Zhu Advances to Finals of International Piano Competition
As a pianist, Hongyu Jasmine Zhu ’23 feels music deeply—both the joy and the sorrow of it—and later this month she will compete as a finalist in the Music International Grand Prix. Contestants from all over the world will gather at the Merkin Concert Hall in New York City to compete in voice, piano, strings, winds and brass, percussion, composition, and ensembles.
The piece Zhu has chosen for this final stage of the competition is Frédéric Chopin’s Ballade No. 4 in F Minor, Op. 52, a piece that speaks to her on many levels. “As I listen to Polish pianist Krystian Zimerman’s rendition of this piece, I could almost see Chopin on his sickbed in the final years of his life, which was not a long one, entangled with illness—yet still his heart was pouring out music, and he was able to turn that anguish into something that elevates,” says Zhu. “I keep wondering what suffering it must have taken for him to bear music of such tragic significance; the apparent answer to my wondering alone hurts me.”
Chopin’s piece is 11 minutes long–too long for the competition’s length requirement, but when Zhu advanced to the final round, she sent a long email to the competition’s director expressing how she “loved the piece and couldn’t do otherwise,” and the director agreed.
To get to this phase in the competition, Zhu has been competing since October and had to advance through the quarterfinal and semifinal rounds. Due to COVID-19, each of these auditions was virtual, and each required a different piece of music. Zhu performed Johann Sebastian Bach’s Prelude and Fugue in C minor, BWV 871 and the first and third movements of Ludwig van Beethoven’s “Tempest” Sonata in D minor No.17 Op.31 in these early rounds. At this point, the final round is scheduled to be in person.
“It will be a completely new experience for me to perform on stage while competing,” says Zhu. In preparation, she performed Ballade No. 4 in F Minor, Op. 52 for Mercersburg’s student body during a school meeting in April.
Zhu chose to enter the Music International Grand Prix competition as a way to prepare for college auditions next year. She also hoped the experience would add an element of discipline to her own musical practice. “I thought it would be a good chance for me to hone my musical expressions and push myself forward in terms of the practice schedules,” she says. “And the competition itself, although it is competing, it is also an occasion for me to express and perform, which I don’t get to do a lot since I haven’t been playing that long yet.”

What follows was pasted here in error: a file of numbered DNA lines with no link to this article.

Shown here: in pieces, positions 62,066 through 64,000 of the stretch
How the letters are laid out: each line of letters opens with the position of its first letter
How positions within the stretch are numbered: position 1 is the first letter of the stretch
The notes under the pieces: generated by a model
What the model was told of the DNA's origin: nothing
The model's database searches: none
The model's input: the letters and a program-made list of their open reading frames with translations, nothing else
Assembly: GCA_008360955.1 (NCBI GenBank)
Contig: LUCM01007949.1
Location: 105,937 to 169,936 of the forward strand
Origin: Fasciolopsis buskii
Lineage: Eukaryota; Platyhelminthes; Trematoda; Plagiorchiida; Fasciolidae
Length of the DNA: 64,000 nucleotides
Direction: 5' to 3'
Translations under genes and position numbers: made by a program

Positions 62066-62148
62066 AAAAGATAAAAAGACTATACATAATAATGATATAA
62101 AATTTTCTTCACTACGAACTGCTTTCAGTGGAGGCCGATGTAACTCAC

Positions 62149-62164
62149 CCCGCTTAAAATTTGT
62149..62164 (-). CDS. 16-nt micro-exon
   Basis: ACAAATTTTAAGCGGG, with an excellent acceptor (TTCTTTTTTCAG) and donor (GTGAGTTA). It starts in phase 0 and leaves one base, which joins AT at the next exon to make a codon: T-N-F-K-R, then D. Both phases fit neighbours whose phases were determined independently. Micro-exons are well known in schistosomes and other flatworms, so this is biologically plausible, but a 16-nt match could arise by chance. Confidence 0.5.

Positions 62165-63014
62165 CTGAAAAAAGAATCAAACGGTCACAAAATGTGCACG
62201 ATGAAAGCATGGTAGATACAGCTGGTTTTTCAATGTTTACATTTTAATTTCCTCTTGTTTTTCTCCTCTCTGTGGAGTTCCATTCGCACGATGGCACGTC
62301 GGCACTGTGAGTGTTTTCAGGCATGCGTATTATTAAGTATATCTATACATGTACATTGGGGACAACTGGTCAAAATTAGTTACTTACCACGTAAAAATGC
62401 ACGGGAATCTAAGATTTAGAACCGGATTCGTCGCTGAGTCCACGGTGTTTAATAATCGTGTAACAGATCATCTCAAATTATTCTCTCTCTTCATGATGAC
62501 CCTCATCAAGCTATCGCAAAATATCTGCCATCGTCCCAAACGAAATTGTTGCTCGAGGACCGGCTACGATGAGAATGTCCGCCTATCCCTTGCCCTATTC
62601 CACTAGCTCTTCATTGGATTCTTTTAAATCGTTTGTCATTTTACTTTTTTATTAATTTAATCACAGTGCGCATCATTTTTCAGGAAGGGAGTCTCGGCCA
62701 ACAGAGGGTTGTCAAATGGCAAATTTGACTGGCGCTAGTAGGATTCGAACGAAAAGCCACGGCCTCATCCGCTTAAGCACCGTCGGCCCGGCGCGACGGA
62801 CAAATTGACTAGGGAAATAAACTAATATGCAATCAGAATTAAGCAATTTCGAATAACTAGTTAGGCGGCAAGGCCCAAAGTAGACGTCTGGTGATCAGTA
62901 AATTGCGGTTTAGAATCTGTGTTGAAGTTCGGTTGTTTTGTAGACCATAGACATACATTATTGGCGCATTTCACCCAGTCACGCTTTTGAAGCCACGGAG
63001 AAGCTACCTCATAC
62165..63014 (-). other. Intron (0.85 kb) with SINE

Zhu was first introduced to the piano at age 5, and proudly put “pianist” on a kindergarten survey that asked about her grown-up dreams. However, as time went on, she says, “the piano lessons started to feel more and more like a chore, and my grandma had to chase me onto the piano bench every day, just to keep me there for barely 15 minutes before I would slip away. Eventually, as I entered middle school, under heavy coursework, I stopped playing the piano without hesitation.”
Two years later, however, music brought her back. “Happily, the music group The Piano Guys entered my life with their miraculous adaptations across genres,” Zhu says. “Particularly moved by the pianist Jon Schmidt’s beautiful rendition of one of my favorite tunes ‘Perfect,’ I was in awe of music’s power to inspire.” She returned to the piano “with serious eagerness to practice, play, and create with my full heart.”
This was also two years before she came to Mercersburg as a 10th grader. “I think with [faculty emeritus] Mr. [Richard] Rotz was the first time after I quit the piano that I got to play classical music pieces again, and that just made me thoroughly happy,” she says. “I think I just found the joy in it, and I decided to seriously and really practice for myself.”
In addition to her personal devotion to the piano, Zhu is involved in many different activities at Mercersburg. She is a member of Magalia, Jazz Band, Chapel Choir, and Chorale, and played in the pit orchestra for Mercersburg’s spring performance of Matilda: The Musical. She runs cross country, participates in the dance program, and was a declaimer for the John Marshall Literary Society earlier this year.
As she looks toward the future, Zhu definitely sees music as a part of it. “I have this little ambition to pursue a double degree in literature and music,” she says. “I guess I haven’t made up my mind yet, worrying if I’d be qualified and ready enough to take up the discipline of a conservatory student. My dream is to become a writer, a translator, and a musician–a musician in the sense that I could perform as a concert pianist. That’s looking at the best of both worlds.”
Although she is not one to offer music advice to others, Zhu greatly appreciates a phrase that Director of Dance Denise Dalton shared with her last year. Zhu had mentioned to Dalton “about how often I was in the Burgin Center for the Arts, maybe trying to do work, and I often got distracted by the piano and would play and lose track of time and maybe be late to something or not get my work done,” Zhu says. Dalton encouraged her to replace the word “distracted” with “reminded.”
To be “reminded,” Zhu continues, is “really a summary of what playing piano means to me: playing for joy and playing for myself. It in some way encapsulates what I would say to myself: savor that joy in playing and in music.”
For more information on this story, please contact Lee Owen (email@example.com) in Mercersburg’s Office of Strategic Marketing and Communications.